Nervous shocks boundaries confirmed by the Court of Appeal
Published 8 July 2015
The legal test for nervous shock claims by secondary victims (i.e. those who witness the suffering or imperilling of another) was the subject of the Court of Appeal's judgment in Liverpool Women's Hospital NHS Foundation Trust v Ronayne which was handed down on 17 June 2015.
The court considered the boundaries set by previous cases including the leading cases arising from the Hillsborough disaster and more recent cases arising in hospital settings as the Claimant sought to extend the class of potential Claimants following an incidence of clinical negligence.
The test for nervous shock claims by secondary victims requires them to establish that they have suffered a recognised psychiatric condition as a consequence of directly witnessing a sudden shocking event or its immediate aftermath and also that they have a close tie of love and affection with the primary victim. In this case, the court was required to consider whether the Claimant's condition resulted from witnessing a sudden shocking event.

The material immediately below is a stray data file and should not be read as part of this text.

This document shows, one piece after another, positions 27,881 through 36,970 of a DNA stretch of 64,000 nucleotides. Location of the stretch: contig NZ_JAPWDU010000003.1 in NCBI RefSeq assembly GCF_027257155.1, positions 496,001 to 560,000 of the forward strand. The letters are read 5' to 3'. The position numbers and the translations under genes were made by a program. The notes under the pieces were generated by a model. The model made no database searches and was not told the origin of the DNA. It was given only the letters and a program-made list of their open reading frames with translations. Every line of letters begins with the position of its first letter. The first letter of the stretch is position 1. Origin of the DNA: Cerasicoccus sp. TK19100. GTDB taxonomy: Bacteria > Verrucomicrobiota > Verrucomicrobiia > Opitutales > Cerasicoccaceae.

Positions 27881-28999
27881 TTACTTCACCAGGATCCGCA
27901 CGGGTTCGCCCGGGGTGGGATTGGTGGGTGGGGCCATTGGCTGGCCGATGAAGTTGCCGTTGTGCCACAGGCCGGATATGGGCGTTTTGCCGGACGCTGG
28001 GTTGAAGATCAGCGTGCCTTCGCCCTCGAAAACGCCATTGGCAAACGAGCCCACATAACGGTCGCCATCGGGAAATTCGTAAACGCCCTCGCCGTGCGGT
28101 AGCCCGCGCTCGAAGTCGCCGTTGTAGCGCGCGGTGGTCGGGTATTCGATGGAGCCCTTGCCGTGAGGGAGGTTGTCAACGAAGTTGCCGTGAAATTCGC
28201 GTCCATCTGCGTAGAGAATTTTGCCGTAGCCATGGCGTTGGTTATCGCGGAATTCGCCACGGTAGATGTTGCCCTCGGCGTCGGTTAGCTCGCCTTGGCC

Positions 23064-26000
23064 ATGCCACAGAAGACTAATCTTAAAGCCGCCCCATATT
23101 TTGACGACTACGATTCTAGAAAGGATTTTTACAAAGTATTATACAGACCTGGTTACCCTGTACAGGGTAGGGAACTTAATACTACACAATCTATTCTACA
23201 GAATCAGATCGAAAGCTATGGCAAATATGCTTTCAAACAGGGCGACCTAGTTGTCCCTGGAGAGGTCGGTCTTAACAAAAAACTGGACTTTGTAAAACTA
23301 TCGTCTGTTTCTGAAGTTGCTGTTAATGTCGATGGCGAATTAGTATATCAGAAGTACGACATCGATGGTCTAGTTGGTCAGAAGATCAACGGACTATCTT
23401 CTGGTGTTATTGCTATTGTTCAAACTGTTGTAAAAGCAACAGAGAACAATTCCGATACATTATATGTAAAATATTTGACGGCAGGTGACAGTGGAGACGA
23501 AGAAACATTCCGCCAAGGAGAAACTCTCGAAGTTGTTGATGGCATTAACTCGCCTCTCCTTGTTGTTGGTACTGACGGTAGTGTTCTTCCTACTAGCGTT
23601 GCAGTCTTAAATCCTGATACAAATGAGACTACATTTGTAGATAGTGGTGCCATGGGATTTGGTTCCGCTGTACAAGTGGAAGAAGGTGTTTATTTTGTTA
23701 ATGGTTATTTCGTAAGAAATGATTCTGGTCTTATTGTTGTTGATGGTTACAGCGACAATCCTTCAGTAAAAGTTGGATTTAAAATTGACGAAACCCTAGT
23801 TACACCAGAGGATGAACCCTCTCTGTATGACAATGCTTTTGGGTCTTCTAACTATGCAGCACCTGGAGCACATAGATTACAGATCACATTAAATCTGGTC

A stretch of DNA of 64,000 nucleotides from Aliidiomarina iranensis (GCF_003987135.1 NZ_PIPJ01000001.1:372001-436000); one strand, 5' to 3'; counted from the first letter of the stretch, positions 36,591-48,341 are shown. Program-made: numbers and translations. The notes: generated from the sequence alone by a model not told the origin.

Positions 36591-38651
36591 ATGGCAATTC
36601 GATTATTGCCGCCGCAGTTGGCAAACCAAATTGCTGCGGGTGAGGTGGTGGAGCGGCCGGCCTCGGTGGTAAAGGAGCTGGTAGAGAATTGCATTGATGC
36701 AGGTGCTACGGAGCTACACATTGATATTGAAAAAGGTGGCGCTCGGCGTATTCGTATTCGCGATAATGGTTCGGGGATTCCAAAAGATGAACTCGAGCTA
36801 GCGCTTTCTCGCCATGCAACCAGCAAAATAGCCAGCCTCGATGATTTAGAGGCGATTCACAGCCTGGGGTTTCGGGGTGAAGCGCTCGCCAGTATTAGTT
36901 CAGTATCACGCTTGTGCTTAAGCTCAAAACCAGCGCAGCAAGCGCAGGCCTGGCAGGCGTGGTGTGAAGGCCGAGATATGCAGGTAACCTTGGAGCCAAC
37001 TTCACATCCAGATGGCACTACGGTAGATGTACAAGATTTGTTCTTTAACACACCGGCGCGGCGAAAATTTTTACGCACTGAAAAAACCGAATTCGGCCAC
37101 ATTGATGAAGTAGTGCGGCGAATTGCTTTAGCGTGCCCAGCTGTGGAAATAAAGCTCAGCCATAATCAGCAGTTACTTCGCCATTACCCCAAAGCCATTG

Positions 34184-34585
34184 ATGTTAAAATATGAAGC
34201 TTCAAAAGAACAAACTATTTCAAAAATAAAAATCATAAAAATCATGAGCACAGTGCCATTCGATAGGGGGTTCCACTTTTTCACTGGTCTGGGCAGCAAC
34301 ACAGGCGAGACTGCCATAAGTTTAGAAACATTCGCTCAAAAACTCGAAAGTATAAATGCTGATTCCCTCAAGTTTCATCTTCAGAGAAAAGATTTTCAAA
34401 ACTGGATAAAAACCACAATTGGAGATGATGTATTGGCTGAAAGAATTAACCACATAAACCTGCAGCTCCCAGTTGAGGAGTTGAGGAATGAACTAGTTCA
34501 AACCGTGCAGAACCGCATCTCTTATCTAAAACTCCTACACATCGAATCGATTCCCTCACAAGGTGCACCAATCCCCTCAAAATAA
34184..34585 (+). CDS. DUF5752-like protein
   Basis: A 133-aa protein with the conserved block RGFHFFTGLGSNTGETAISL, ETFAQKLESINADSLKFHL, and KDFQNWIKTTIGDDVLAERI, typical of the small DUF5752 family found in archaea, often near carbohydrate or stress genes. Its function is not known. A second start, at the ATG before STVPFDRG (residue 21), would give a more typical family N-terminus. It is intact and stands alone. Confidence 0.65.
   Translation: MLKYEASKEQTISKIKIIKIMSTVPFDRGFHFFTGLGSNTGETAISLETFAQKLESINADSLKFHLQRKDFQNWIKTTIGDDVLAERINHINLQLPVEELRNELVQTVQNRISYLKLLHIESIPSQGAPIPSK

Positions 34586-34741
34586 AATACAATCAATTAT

Mr Ronayne sought damages having witnessed a deterioration in his wife's condition following the negligent performing of a hysterectomy. Two specific episodes were distressing to him, the first before she underwent further surgery when he saw her connected to machines including drips and monitors and the second following that surgery when she was unconscious and connected to a ventilator. However, on both occasions he had been advised of her condition and conditioned to what he was about to see by her treating clinicians before he saw her.
His claim was differentiated from the case of North Glamorgan NHS Trust v Walters (2003) in which a mother witnessed her son suffering a fit (as a consequence of a hospital's negligence) and his condition then deteriorating until the point where life support was withdrawn. In contrast, Mr Ronayne's psychiatric condition was deemed to have resulted from a series of separate events that gave rise to an accumulation of gradual assaults on his mind rather than one single event or (as in Walters) an inexorable progression. In addition, the fact that he was conditioned to what he was about to witness by the clinicians removed the necessary element of suddenness and what he witnessed was not sufficiently horrifying to found a claim. His claim therefore fell at the first hurdle.
This judgment illustrates the strict limits which are placed on nervous shock claims by secondary victims for policy reasons and should limit the circumstances in which relatives attending on loved ones in hospital may pursue claims for their resulting psychiatric distress.